Now they have announced that they will be imposing strict Sharia law on all of Libya. After 10 years of having our boys shot up in Afghanistan, the Afghan government is so “grateful” that they are publicly saying that they will side with Pakistan in any future war against the United States. In Iraq, Islamic radicals are beheading and murdering dozens and dozens of Christians and the new Iraqi government seemingly can’t wait to push the remaining U.S. troops out of the country. We ran up well over a trillion dollars in debt to “liberate” these countries, but are they really in better shape than they were before these wars?
    Are Afghanistan, Iraq and Libya safer places than before we went to war with them?
    No.
    Are Afghanistan, Iraq and Libya producing fewer “terrorists” than before we went to war with them?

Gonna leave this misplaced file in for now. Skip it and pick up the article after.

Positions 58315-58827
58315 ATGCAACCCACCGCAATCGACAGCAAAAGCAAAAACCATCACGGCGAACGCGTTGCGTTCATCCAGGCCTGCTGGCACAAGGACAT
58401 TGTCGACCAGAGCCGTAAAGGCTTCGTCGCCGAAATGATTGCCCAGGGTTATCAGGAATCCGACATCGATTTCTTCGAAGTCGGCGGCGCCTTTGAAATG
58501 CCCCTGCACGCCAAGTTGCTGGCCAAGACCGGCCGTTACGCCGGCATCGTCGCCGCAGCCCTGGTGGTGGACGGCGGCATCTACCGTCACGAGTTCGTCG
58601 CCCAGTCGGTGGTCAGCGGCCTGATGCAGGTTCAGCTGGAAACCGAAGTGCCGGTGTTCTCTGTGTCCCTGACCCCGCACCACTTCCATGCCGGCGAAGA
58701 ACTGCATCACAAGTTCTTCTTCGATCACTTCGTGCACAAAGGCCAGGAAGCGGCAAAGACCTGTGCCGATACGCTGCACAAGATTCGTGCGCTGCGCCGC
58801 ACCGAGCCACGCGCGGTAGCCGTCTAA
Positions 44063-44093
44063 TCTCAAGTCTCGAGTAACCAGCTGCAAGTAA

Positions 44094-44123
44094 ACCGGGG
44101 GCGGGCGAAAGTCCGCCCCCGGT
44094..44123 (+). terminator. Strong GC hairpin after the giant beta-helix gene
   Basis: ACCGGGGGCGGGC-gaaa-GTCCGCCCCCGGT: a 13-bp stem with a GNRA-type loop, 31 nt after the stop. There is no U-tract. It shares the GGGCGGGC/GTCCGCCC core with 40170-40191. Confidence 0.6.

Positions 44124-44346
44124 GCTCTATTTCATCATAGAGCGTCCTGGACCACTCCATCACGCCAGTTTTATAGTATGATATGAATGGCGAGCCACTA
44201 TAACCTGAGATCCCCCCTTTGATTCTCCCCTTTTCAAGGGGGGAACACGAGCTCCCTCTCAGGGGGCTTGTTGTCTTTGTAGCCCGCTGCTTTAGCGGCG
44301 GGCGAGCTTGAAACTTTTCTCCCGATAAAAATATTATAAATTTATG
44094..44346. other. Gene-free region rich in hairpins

No.
    Are we safer than before we started all these wars?
    No.

    There should not be a single American (conservative or liberal) that supports what has gone down in Libya.

    ReplyDelete
  64. Here is where it got us:

    Radio frequency modules manufactured in the United States ended up in the detonation systems of roadside bombs targeting coalition forces in Iraq, according to the Justice Department, which Tuesday unsealed an indictment describing the illegal export of the devices to Iran.

    The department said it is seeking the extradition of four individuals who were arrested Monday in Singapore. The department said the four men, all citizens of Singapore, falsely told the U.S. firm, which is based in Minnesota, that the modules were for a telecommunications project in Singapore.